The Speeders will feel like the game is being spoon-fed to them, like there is no challenge at all to it.  Previous FF games had a sorta tricky tightrope to walk.  Make the game just hard enough that even a Speeder is going to need to grind occasionally, maybe even do a sidequest or two, but then feel good when they overcome a boss and can keep plowing forward.  Make it too hard, and the Speeders become the Quitters quickly.  Make it too easy, and the Speeders start wanting to just become Completionists, because if you can easily beat everything, why wouldn’t you?  And if it is too easy, people (especially gamers/nerds, with their weird combination of liking-to-feel-smarter-than -everyone mixed with a persecution complex) aren’t going to feel like they are doing much at all now, really.

The problem for Square then became that, well, sorta by nature of their jobs, most major game reviewers are Speeders, and they didn’t like what they saw. This, of course, is not to lay the blame for FF13 at the reviewers’ feet, because duh.  But, when you design your game in a way that (if done poorly, as FF13 was)  kinda fucks over one of those three groups of players, you better not fuck over the ones who write all your reviews.

All that being said, the game is a mess for a lot of other reasons.  Combat is a mash up of basically every post-FF7 combat engine, and makes a whole lot of no-sense in terms of being some way that people might actually fight.  It works well enough as its own little strange set of rules and logic, and even gets kind of fun if you do it right, but it never clicks into “Oh hey, this is neat” really.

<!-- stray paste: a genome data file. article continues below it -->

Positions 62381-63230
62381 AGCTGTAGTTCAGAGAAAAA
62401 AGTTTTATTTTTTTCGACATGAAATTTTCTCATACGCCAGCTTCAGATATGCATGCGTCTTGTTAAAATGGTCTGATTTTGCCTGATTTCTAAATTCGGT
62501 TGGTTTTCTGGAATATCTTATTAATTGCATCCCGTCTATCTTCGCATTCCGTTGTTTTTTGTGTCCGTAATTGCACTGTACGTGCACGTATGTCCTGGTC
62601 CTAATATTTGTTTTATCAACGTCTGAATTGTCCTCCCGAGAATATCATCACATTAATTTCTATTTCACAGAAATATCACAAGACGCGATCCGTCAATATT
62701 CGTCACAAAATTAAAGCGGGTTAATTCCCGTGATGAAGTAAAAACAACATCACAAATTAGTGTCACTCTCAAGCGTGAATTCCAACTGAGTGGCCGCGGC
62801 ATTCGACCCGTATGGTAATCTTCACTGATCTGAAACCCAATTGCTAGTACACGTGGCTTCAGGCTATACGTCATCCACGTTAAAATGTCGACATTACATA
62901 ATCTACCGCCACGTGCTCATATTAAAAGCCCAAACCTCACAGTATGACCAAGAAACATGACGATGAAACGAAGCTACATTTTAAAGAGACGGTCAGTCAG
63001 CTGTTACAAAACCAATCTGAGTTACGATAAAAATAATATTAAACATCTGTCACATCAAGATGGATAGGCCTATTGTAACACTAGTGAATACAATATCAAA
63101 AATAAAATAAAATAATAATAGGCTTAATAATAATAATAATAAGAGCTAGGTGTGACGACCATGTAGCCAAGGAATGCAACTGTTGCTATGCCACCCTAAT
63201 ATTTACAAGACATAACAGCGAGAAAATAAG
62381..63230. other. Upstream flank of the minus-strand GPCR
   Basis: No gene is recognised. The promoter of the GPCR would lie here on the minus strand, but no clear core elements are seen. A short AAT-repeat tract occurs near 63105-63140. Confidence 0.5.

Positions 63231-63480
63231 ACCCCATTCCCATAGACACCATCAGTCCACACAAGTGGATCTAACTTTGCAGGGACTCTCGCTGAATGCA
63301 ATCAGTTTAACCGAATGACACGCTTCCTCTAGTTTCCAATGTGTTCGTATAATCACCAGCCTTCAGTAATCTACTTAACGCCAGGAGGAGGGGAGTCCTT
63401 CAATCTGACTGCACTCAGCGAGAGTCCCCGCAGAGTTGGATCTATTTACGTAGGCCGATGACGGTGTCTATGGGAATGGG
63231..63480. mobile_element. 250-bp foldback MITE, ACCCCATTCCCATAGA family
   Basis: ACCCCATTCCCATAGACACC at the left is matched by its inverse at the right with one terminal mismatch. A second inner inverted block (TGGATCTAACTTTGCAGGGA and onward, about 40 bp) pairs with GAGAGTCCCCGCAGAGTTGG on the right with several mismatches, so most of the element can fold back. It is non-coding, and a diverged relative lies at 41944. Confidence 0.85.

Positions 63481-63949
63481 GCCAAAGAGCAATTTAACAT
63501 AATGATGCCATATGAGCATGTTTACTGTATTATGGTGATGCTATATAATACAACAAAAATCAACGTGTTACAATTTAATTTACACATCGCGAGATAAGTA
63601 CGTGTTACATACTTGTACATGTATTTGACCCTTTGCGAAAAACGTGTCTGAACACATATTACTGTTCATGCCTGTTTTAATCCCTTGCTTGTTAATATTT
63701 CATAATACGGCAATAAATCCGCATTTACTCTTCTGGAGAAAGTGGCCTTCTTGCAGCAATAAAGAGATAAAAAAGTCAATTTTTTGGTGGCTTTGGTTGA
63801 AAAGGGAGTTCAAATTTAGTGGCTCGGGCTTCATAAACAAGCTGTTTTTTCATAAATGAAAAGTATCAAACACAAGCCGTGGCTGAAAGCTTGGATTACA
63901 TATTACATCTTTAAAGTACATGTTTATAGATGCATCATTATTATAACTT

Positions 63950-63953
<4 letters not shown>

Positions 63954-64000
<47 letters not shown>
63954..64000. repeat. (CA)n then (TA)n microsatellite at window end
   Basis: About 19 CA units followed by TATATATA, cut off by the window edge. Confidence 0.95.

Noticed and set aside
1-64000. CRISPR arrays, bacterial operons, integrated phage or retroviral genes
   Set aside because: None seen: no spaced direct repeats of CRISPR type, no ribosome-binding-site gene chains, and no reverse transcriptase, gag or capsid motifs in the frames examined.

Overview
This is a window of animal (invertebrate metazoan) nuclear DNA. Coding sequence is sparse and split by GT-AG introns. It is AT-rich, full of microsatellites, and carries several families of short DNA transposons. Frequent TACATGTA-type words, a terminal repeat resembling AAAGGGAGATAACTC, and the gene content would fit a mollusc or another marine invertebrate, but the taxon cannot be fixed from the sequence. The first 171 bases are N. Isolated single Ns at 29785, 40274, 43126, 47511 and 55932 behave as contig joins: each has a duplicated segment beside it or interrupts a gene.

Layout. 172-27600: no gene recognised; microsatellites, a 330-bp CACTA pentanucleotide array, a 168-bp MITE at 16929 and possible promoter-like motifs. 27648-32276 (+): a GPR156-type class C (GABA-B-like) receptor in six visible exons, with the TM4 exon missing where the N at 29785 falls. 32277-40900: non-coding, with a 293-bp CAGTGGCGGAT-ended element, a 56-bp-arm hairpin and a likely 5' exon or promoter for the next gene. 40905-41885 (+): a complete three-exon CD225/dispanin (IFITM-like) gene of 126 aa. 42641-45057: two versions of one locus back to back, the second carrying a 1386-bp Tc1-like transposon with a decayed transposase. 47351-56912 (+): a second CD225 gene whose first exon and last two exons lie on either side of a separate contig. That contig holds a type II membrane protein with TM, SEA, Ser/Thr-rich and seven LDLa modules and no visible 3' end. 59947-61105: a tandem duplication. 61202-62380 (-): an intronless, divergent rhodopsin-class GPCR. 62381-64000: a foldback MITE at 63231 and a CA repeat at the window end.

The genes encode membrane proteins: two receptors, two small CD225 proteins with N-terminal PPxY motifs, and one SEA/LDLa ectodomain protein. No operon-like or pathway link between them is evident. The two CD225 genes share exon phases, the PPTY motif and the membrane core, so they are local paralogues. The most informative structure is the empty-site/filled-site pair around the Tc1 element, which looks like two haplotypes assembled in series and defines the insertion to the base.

Making the combat feel weirder is how goddamn gorgeously rendered everything is.  The art design is all over the place (leaning more towards the negative, and most of the time looking like a collage of at least 3 different styles at once), but the engine it runs through sure makes it all look super pretty.

Yup, sure are some big monsters.

Remember the Uncanny Valley?  When robots/game characters get so close to looking human that we get creeped out by the tiniest little things being wrong?  FF13 suffers from a different kind of Uncanny Valley, in that everything looks so pretty and nearly real that when the game traps them in the conventions of 32-bit RPGs, it feels wrong.  Not terrifying like the robotic Uncanny Valley, but wrong…annoying?  Something not good.  I see these intricately detailed characters, and my brain starts to wonder why they have to stand around and wait to hit something instead of just swinging their swords/fists/guns/staff-things/whatever.

The story is a heaping helping of the only-slightly-more-than-usual FF bullshit, to be honest.  It really wants you to think there is something more important to it, and it really wants you to care about the main bad guy being so bad (but he’s just so boring, aside from being a Pope).  You won’t care about any of that, though, and that is OK.

The music is actually pretty good, if a bit scatter-brained.  The battle theme is largely dominated by a violin, and that might annoy me or not, depending on my mood at the time.  It is catchy as hell though.

In the end, I look at how much money and time went into this thing, and I am just amazed/dismayed by it all.  It’s obvious that a lot of people at Square cared a lot about this game, but at the same time nobody knew what to do with all that caring, so we got this.  It’s not surprising that the company is getting completely restructured right now.